What do trees get up to at night?

You might think that a tree just sits there day and night doing very little. However, trees go through many changes between sunrise and sunset, and they even fall asleep at night!

People often think that trees and plants grow at a slow, steady rate, but they actually have a growth spurt at night and plant stems grow their fastest in the hours just before dawn. During the hours of darkness, they also have a really good drink. Absorbing water through their roots, plants pull water molecules from the ground to replace that which has evaporated from its leaves during the day. At night, trees use this time to refill all their leaves and twigs.

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The night-time drinking routine was observed for the first time during an experiment in 2016. Two trees, one in Finland and one in Austria were scanned with lasers to see if there was any change in their shape. In the 2 hours after sunset and the hour before sunrise, the trees both drooped by up to 10cm. This is caused by a drop in water pressure inside the plant cells. In fact, some trees even wrap their leaves away during the night when they are not needed, filling them again with water to open them up just before sunrise.

This raised the question as to why the tree was dropping when it was pumping water back into the plant cells. Scientists have speculated that it might be the tree resting or going to sleep! While they don’t have a central nervous system to ‘sleep’ as much, they do have a circadian rhythm, tuned in to the Earth’s 24-hour cycle, just as humans are. They even do this when they are permanently kept in light. Look after your trees with help from a Tree Surgeon Poole. A Tree Surgeon Poole like Kieran Boyland can advise on keeping your trees healthy.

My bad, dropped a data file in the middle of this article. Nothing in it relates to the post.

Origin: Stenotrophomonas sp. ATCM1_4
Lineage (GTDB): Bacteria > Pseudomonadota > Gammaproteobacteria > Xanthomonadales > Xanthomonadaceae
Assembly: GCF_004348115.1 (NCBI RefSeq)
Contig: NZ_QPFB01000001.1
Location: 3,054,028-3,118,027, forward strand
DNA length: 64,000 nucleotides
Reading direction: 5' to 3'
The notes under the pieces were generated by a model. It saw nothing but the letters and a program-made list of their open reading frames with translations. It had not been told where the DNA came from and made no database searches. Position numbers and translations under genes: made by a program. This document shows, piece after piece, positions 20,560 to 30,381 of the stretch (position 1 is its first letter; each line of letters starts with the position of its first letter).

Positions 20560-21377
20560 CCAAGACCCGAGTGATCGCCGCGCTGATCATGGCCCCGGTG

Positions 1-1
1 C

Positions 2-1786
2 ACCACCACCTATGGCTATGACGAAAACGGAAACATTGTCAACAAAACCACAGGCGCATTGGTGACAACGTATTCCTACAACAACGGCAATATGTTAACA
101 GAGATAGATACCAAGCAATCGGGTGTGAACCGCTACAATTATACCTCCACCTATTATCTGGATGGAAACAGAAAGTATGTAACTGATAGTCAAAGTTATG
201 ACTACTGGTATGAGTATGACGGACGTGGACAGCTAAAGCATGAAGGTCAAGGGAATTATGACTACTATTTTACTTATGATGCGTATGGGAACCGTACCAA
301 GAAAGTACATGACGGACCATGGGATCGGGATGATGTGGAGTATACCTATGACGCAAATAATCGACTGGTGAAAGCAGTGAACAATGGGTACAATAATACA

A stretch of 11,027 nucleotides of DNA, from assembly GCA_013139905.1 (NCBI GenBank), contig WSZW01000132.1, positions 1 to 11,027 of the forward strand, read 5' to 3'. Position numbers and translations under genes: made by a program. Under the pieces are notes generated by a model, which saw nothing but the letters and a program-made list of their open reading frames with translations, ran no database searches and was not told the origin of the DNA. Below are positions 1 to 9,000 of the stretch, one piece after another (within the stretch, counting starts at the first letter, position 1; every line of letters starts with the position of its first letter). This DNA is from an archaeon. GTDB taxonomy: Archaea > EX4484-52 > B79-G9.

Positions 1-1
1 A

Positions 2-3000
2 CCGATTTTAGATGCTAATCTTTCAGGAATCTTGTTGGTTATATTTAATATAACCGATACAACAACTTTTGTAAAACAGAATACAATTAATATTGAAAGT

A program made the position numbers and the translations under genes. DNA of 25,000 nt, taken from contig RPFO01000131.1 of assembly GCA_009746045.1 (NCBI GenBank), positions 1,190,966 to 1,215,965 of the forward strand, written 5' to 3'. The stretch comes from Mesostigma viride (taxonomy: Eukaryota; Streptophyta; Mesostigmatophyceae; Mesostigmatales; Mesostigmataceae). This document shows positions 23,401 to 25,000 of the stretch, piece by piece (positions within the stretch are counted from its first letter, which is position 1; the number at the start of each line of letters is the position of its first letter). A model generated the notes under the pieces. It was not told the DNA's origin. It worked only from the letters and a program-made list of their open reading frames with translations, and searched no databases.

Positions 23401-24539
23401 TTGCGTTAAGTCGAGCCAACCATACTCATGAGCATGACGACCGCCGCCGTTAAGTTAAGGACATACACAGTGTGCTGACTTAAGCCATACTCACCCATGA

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Trees need a combination of photosynthesis and respiration to live. Photosynthesis is a process that uses sunlight to create a chemical reaction that makes organic materials. It grabs at the carbon dioxide to provide the ingredients for these organic materials, pumping out oxygen that it doesn’t need – but we do!

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Glucose is an important food for plants and trees, just as it is for us. They need it as a source of energy and to burn it, they require oxygen. Therefore, plants and trees breathe in a similar way to us. Respiration doesn’t require sunlight, so when a tree can’t photosynthesise, it can continue breathing or respiring during the hours of darkness.

Trees don’t require as much oxygen as we do, producing up to 4 times more than they need for respiration alone. Therefore, during the day, trees are busy making food and then eating at night. So, the next time you visit the woods at night, it’s not as quiet and peaceful as you imagine. All around, trees are relaxing, drooping, drinking, eating and finally, wrapping up for a little snooze.

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